“Electric cars remain something of a novelty, commanding premium prices and presenting charging challenges, but another kind of electric vehicle has been gaining momentum: the e-bike. Globally, electric cars — battery and plug-in hybrids — account for only about 1 percent of all vehicle sales, with about 1.15 million expected to be sold worldwide this year, according to EV-volumes.com. Compare that with the 35 million e-bikes expected to be purchased this year, according to Navigant, with countries like Ger. . . “
Source: A Tesla Too Pricey? E-Bikes Offer Entry-Level Electric Transportation – The New York Times
Admittedly, this article is not about Vietnam. But it is for Vietnam, and everywhere else.
“This was not a handover of power. It was a highly controlled, and easily reversible, cession of partial authority.
Aung San Suu Kyi’s decisions must be seen in this context. She is playing a long game for real democratic change. “She is walking one step by one step in a very careful way, standing delicately between the military and the people,” said U Chit Khaing, a prominent businessman in Yangon. Perhaps she is playing the game too cautiously, but there is nothing in her history to suggest she’s anything but resolute.
The problem is she’s a novice in her current role. As a politician, not a saint, it must be said that Aung San Suu Kyi has proved inept. This is scarcely surprising. She lived most of her life abroad, was confined on her return, and has no prior experience of governing or administering.
You don’t endure a decade and a half of house arrest, opt not to see your dying husband in England and endure separation from your children without a steely patriotic conviction. This is her force, a magnetic field. It can also be blinding. “Mother Suu knows best,” said David Scott Mathieson, an analyst based in Yangon. “Except that she’s in denial of the dimensions of what happened.”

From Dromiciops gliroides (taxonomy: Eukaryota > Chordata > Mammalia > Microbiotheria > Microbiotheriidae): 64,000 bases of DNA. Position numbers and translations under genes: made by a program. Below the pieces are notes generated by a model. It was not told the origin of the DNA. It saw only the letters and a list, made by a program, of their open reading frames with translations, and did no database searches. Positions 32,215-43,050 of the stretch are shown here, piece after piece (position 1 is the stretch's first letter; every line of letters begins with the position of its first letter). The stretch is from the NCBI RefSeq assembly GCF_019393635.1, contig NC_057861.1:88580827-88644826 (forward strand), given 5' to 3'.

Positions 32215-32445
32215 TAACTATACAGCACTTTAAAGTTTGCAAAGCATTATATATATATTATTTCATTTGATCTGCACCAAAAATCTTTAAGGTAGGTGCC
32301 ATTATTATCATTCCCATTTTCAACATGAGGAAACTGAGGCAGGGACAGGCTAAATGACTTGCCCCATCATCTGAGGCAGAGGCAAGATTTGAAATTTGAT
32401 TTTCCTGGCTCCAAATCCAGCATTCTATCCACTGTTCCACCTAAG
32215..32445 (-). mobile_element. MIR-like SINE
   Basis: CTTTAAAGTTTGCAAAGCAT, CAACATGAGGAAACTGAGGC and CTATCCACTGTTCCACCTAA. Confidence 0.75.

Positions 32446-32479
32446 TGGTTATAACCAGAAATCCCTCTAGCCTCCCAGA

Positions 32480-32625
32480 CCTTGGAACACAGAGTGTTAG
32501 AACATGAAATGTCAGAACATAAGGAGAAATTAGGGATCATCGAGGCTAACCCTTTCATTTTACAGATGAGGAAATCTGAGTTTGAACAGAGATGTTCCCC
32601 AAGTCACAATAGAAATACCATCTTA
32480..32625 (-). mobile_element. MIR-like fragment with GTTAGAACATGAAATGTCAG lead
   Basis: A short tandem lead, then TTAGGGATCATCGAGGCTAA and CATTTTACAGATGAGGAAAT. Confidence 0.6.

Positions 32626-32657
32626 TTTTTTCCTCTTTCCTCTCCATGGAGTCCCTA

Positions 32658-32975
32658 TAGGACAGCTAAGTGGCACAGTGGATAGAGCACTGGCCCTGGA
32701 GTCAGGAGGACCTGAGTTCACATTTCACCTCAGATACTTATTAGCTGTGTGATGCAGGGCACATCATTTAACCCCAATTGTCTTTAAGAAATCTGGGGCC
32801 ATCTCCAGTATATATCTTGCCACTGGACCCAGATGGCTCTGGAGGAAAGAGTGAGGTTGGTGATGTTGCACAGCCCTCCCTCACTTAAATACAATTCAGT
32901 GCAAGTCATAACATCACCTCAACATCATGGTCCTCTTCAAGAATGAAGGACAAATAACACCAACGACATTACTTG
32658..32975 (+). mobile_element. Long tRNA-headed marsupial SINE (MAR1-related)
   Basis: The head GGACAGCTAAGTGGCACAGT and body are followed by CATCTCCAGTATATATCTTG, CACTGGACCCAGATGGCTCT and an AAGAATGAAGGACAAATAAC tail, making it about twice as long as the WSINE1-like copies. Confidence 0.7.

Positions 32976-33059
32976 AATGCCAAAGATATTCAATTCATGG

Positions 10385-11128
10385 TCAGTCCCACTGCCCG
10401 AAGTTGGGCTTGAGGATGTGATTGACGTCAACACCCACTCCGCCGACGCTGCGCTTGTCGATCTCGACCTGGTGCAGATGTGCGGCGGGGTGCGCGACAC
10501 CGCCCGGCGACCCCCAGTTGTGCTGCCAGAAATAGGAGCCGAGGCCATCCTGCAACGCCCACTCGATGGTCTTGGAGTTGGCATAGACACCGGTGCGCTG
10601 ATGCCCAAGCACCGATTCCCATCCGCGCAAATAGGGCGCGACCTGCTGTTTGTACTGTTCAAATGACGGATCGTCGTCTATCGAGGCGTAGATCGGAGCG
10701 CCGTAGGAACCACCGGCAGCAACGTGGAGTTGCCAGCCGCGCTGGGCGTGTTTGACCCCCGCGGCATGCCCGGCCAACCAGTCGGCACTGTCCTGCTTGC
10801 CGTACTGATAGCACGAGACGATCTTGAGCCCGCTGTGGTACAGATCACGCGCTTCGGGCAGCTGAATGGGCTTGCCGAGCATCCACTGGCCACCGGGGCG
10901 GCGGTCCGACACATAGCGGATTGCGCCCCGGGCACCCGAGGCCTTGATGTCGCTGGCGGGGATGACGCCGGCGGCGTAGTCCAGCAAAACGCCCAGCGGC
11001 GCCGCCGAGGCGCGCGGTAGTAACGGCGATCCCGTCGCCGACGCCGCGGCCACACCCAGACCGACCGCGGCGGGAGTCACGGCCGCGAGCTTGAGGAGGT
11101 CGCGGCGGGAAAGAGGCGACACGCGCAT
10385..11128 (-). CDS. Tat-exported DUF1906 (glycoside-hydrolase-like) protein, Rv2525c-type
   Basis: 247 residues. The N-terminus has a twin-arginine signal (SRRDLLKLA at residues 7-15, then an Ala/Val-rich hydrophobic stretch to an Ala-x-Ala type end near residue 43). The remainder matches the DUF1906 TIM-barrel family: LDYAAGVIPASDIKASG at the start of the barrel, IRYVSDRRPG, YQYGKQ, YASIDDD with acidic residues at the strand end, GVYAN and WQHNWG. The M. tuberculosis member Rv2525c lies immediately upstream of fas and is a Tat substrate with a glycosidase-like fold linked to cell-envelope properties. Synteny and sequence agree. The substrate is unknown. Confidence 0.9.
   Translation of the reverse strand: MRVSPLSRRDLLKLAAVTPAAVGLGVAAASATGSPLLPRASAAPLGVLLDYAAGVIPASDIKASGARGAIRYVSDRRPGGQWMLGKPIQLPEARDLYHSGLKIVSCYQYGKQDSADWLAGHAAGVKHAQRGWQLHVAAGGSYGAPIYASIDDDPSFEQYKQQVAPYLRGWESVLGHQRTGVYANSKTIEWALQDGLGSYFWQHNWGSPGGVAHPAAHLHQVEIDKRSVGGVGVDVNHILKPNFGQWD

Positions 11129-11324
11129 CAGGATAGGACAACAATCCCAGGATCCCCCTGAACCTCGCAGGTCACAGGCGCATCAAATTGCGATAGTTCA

Source: Myanmar Is Not a Simple Morality Tale – The New York Times
“In any event, China’s climate agenda is not so straightforward.
The country is the world’s largest coal consumer. Even as it is phasing out coal plants at home, it is building coal plants abroad as part of an ambitious “One Belt, One Road” initiative, designed to expand Chinese global influence. At the same time, China has embraced renewables: It is the largest producer of electric cars, and it has proposed to set up what would become the world’s largest carbon market.
Li Shuo, of Greenpeace China, said the projected rise in emissions would not affect China’s overall trajectory toward slowing emissions at home and stepping up diplomatically.
“China can continue to play a leading role in the global climate debate, despite this short-term increase of emissions, which is temporary,” he said.
One thing still lost in the fog of global climate negotiations is whether the Chinese leader really wants to be the global leader on climate. In his speech to the Communist Party conclave in October, Mr. Xi took a swipe at the United States by criticizing what he called “self-isolation.” But he said nothing about how his country would step up to fill the gap.
Mr. Xi has said only that China will stick to its pledges. But even if every country meets its Paris pledges, the planet is expected to heat up 3 degrees Celsius or more. That would not be enough to stave off the most catastrophic effects of climate change.”
Source: Why China Wants to Lead on Climate, but Clings to Coal (for Now) – The New York Times